Archive for the republic of thieves

Gagner la guerre

Posted in Books, pictures with tags , , , , , , , , , , , , , , , , on May 2, 2020 by xi'an

Within a few sunny days of being consigned at home [by the “war” against the epidemics], I went through Jaworski’s Gagner la Guerre [To the victors go the spoils], which I had discovered in the list of the 101 favourite novels of Le Monde readers (or rather of whoever replied to the call since the survey was not restricted to Le Monde subscribers).  While I still have no clue how the book ended up at the 67th position in the list (!), next to Yourcenar’s fabulous L’Œuvre au Noir, I am still glad that this list pointed out the very existence of this book. Although not much more enlightened as to whom would include it in the “best novels ever”. (Warning: As the novel has not been translated from French into other languages, the review  below may be of limited appeal to most readers!)

A possible explanation for this paradox is that Jaworski is originally a creator of role-playing games and hence famous among some role-playing communities as well, who could have mobilized efficiently enough to bring him within the 101. The plot shows some influence of this role-playing expertise as the central character, a despicable, violent, sexist, xenophobic, rapist, murderous, anti-hero Benvenuto, moves from one danger to the next, while visiting the continent imagined by the author and meets characters from one fantasy race after the other: elves, dwarfs, near-orcs. Reminding me very much of the races in Warhammer, since fighting styles associated with each conveniently identified the different parts of the country. The home town of Benvenuto is a mix of Italian Renaissance state-cities, between Sienna and Venezia. Run by a Senate of rich families, fighting a Southern kingdom closely resembling the Ottoman empire, as in Guy Gavriel Kay’s Children of Earth and Sky. If in a much grittier style. It also reminded me of the fabulous Scott Lynch’s Gentlemen Bastards series, incl. Republic of Thieves. Sorcery is also involved here, whose role only appears progressively throughout the novel. Despite my usual annoyance at this choice, the writing style of the author, who also is a teacher of French literature in high school, always a first person narrative, ends up being a strength of the book, involving a rich multitude of language levels, from the vernacular to the antique, revealing as well a multitude of layers in Benvenuto (who finds himself anything but welcome from most places he visits!, including my living-room!!). None of them palatable however. To be perfectly clear, the book is an addictive page turner, despite an accumulation of details that sometimes delay the action, but which are nonetheless essential to make the book universe more substantial and complex. Highly recommended for French-speaking fans of grimdark pseudo-historical fantasy (over the legal age)!

The Republic of Thieves [book review]

Posted in Books, Kids with tags , , , , on May 4, 2014 by xi'an

At last! The third volume in Scott Lynch’s Gentlemen Bastards series has appeared!After several years of despairing ever seeing the sequel to The Lies of Locke Lamora and of Red Seas under Red Skies, The Republic of Thieves eventually appeared.  The author thus managed to get over his chronic depression to produce a book in par with the previous two volumes… Judging from the many reviews found on the Web, reception ranges from disappointed to ecstatic. I do think this volume is very good, if below the initial The Lies of Locke Lamora in terms of freshness and plot. There is consistency in terms of the series, some explanations are provided wrt earlier obscure points, new obscure points are created in preparation for the next volumes, and the main characters broaden and grow in depth and complexity. Mostly.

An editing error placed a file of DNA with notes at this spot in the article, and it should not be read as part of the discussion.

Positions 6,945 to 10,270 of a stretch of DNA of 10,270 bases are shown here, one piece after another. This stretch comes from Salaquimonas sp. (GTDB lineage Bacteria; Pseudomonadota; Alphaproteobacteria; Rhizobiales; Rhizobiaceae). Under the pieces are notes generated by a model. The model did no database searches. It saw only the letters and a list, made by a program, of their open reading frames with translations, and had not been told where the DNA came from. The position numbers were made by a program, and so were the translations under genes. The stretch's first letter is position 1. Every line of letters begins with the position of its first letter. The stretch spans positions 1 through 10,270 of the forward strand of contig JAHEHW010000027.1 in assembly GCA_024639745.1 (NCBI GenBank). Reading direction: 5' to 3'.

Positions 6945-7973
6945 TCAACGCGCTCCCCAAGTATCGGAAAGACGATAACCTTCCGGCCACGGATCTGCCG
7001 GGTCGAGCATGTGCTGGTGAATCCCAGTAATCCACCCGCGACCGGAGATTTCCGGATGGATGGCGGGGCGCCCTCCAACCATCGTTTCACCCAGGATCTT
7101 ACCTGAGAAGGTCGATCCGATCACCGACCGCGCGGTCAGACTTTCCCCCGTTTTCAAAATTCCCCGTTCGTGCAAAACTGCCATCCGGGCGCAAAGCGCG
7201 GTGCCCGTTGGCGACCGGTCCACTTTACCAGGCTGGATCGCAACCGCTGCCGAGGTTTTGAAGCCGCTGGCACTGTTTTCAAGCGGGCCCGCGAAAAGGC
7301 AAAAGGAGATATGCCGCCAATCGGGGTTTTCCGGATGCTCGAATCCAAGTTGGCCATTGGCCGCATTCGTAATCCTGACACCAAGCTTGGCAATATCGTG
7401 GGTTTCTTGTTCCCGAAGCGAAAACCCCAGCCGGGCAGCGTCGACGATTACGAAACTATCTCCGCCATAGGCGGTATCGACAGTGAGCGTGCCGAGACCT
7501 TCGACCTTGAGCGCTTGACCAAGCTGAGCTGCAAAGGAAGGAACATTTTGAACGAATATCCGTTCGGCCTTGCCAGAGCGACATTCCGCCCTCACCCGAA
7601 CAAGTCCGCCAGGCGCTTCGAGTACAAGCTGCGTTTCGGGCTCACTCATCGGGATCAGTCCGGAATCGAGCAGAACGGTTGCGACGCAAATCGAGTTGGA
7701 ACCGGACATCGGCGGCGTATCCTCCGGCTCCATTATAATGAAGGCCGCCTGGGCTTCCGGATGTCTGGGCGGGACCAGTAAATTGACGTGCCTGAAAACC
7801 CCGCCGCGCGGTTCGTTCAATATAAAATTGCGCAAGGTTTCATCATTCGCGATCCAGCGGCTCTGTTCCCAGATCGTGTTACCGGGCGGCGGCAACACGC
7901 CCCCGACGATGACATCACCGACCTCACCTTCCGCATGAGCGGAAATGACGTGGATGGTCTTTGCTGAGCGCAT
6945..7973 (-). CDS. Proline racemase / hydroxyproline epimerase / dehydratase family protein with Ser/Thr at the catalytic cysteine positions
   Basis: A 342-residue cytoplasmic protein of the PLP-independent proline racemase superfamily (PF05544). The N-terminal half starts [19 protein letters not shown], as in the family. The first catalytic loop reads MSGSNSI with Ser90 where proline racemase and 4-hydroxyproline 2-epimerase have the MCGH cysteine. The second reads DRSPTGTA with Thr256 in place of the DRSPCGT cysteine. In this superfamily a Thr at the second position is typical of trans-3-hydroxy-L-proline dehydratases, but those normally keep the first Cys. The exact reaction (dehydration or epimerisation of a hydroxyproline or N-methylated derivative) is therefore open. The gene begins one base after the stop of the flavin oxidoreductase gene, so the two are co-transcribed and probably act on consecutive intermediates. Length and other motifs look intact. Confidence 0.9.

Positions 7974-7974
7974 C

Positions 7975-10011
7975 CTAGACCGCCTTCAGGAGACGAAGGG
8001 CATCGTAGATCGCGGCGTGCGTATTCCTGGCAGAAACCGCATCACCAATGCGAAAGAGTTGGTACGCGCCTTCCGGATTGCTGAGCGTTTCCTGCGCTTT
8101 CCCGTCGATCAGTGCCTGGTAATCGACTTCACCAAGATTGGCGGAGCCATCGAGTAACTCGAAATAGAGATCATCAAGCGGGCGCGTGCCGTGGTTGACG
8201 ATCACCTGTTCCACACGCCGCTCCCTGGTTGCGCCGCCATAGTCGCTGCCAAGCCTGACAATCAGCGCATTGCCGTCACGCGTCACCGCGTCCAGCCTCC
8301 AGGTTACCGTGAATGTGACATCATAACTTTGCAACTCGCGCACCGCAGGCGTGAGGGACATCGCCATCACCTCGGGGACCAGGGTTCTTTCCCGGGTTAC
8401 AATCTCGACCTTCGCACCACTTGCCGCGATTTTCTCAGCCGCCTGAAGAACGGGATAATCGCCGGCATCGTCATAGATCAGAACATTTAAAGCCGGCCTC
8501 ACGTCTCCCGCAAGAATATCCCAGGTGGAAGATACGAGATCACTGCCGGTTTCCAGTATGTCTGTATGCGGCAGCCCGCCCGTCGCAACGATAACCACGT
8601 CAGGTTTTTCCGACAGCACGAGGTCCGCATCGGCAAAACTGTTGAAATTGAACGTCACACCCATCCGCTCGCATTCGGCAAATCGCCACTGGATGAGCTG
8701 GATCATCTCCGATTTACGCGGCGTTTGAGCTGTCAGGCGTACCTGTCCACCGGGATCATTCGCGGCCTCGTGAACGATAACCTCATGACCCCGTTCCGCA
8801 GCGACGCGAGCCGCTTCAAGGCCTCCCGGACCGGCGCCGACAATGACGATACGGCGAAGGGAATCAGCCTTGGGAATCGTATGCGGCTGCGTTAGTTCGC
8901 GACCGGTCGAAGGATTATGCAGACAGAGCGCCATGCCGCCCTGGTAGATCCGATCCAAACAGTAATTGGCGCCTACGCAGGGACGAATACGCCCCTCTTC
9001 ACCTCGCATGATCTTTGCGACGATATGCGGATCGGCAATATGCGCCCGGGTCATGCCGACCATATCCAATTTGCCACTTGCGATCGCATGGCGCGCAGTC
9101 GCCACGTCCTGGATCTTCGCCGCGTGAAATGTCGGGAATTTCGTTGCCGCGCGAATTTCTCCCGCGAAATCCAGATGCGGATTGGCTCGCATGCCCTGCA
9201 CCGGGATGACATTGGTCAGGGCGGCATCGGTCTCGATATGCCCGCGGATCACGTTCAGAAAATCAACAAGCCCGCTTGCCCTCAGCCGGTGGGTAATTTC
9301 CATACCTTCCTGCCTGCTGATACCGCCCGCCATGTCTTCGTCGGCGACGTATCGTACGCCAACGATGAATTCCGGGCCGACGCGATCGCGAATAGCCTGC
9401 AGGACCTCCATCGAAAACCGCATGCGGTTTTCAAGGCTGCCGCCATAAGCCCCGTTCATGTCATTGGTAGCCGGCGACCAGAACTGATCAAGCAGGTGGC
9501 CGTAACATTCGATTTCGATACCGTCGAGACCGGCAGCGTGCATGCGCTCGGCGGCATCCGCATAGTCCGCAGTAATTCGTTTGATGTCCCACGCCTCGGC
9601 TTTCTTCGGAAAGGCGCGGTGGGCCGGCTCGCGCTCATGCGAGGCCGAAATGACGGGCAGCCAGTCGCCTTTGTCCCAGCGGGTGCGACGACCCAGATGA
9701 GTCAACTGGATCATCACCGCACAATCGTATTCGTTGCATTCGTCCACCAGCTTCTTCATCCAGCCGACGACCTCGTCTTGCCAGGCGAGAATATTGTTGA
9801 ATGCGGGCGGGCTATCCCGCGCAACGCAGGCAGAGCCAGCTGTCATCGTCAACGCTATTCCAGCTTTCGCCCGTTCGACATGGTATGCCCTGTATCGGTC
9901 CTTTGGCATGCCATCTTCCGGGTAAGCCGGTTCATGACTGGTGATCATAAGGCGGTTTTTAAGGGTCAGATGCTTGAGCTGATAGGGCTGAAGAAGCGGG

The book The Republic of Thieves is much more innovative than its predecessor from a purely literary viewpoint, with story told within story, with on top of this a constant feedback to the origins of the Gentlemen Bastards upper-scale thieves band. The inclusion of a real play which title is the same as the title of the book is a great idea, albeit not exactly new (from Cyrano de Bergerac to The Wheel of Time to The Name of the Wind), as it gives more coherence to the overall plot. The Gentlemen Bastards as depicted along those books are indeed primarily fabulous actors and they manage their heists mostly by clever acting, rather than force and violence. (Covers hence miss the point completely by using weapons and blood.) It thus makes sense that they had had training with an acting troop… Now, the weakest point in the book is the relationship between the two central characters, Locke Lamora and Sabetha Belacoros. This is rather unfortunate as there are a lot of moments and a lot of pages and a lot of dialogues centred on this relationship! Lynch seems unable to strike the right balance and Locke remains an awkward pre-teen whose apologies infuriate Sabetha at every corner… After the third occurence of this repeated duo, it gets quickly annoying. The couple only seems to grow up at the very end of the book. At last! Apart from this weakness, the plot is predictable at one level, which sounds like the primarily level… (spoiler?!) until a much deeper one is revealed, once again in the final pages of the book which, even more than in the previous ones, turn all perspectives upside-down and desperately beg for the next book to appear. Hopefully in less than six years…

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